Publication Date

September 1, 2008

Under the rubric "Masters at the Movies," this column features a variety of articles about film crafted by some of the most accomplished teachers and scholars in the profession. Most of the authors are familiar to AHA members principally in connection with their outstanding general contributions to scholarship rather than because of their specific work on film. Our readers rarely encounter these authors' observations about movies and television programs. The "Masters" series invites these historians to consider how cinema can present exciting opportunities and challenges for interpreting the past.

In this issue Michael Kammen recommends a film that takes an unusual approach to the study of the Holocaust. His selection ofPaper Clips (2004) will surprise some of our readers. When conjuring up thoughts about useful movies for engaging students in a cinematic examination of the tragedy that affected six million Jews, historians are likely to identify several other movies rather than Paper Clips. Alain Resnais’s Night and Fog (1955), which features scenes from the concentration camps drawn from movie footage and stills, has been widely selected for presentation in the classroom. Some instructors have screened segments from Claude Lanzmann’s multipart film, Shoah (1985). Lanzmann’s documentary combines testimony from survivors, witnesses, and perpetrators. There are, of course, many feature films available that dramatize aspects of the Holocaust. One of the most engaging is Schindler's List (1993). Steven Spielberg’s movie depicts the transformation of a selfish German businessman into a Good Samaritan who helped to save the lives of many Jews. A more recent entry is Roman Polanski’s The Pianist (2002), which is based on the autobiography of Wladyslaw Szpilmann, an acclaimed Polish composer and pianist. While these and other movies are valuable, Kammen points out that Paper Clips offers especially rich possibilities for encouraging students to connect their ideas and emotions to the meaning of the Holocaust.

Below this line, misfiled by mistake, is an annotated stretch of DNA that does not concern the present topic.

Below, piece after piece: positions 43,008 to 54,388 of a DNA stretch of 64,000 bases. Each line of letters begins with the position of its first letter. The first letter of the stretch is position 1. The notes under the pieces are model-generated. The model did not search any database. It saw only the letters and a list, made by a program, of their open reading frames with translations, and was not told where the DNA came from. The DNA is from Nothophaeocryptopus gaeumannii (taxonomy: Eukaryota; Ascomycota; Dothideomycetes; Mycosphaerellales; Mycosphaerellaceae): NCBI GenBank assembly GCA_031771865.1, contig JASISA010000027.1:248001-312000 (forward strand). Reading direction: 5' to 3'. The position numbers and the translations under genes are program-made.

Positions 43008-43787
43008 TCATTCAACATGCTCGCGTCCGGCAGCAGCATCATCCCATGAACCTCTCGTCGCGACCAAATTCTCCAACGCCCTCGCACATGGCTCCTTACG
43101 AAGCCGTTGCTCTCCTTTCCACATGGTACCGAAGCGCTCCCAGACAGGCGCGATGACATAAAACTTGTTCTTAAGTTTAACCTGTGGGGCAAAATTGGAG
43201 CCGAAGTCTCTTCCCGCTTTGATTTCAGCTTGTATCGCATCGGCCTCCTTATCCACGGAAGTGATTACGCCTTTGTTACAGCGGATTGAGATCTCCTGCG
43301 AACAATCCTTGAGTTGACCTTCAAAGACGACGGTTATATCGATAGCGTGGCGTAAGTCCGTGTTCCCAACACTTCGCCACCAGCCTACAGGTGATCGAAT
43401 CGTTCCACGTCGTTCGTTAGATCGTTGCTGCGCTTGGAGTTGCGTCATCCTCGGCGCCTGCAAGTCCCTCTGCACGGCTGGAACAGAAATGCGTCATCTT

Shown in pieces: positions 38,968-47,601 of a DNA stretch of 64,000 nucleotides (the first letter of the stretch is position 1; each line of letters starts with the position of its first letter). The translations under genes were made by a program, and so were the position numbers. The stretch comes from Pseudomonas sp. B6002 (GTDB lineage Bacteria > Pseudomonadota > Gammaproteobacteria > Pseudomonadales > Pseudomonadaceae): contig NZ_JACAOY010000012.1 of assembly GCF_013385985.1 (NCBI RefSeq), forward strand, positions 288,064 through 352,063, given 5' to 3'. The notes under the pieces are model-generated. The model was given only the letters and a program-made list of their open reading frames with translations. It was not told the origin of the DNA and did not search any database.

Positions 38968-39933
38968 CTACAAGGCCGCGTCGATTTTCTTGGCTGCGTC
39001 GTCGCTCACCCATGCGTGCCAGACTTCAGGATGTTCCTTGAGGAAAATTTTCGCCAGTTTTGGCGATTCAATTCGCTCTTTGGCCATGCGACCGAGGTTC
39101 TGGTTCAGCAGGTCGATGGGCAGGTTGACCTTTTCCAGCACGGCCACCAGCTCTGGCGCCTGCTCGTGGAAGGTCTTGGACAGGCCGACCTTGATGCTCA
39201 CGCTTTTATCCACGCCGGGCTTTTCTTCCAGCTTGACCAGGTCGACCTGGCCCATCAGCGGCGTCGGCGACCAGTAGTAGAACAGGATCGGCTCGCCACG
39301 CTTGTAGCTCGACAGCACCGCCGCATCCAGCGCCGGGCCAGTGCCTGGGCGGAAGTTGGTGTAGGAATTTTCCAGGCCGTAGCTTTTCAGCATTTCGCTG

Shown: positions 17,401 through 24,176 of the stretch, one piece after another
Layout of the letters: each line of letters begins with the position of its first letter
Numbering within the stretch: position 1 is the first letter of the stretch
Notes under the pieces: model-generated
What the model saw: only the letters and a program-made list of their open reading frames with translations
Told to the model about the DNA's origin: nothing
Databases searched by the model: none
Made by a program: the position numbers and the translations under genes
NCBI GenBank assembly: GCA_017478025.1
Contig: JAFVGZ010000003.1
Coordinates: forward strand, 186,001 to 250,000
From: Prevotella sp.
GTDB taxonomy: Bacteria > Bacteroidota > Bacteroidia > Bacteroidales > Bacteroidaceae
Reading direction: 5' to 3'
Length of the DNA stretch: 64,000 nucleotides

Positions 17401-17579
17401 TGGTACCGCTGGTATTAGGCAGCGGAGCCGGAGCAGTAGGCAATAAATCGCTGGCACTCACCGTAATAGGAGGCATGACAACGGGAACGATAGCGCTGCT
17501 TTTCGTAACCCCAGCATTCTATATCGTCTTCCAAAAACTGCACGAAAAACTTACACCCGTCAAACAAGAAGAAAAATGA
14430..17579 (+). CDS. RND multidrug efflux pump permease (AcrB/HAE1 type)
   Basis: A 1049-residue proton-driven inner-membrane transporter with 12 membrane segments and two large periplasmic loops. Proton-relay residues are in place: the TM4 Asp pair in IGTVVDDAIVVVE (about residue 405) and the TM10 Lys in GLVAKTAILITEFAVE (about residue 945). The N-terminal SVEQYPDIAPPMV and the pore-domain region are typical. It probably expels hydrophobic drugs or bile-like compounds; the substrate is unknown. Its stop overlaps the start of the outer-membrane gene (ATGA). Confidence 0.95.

Michael Kammen is Newton C. Farr Professor of History, Emeritus, at Cornell University. Early in his career, Kammen was a specialist in American colonial history, but he later branched out and wrote imaginatively on diverse topics related to cultural, intellectual, social, and legal history, including themes from 19th- and 20th-century history. Among his numerous books are People of Paradox: An Inquiry Concerning the Origins of American Civilization (1973), which won the Pulitzer Prize, and A Machine That Would Go Of Itself (1986), a winner of the Francis Parkman Prize and the Henry Adams Prize. Recently Michael Kammen publishedA Time for Every Purpose: The Four Seasons in American Culture (2006) and “The Past Politicized: Uses and Misuses of History,” in The Annals of the American Academy of Political and Social Science, vol. 617 (May 2008).

— is professor of history emeritus at the University of North Carolina at Wilmington.

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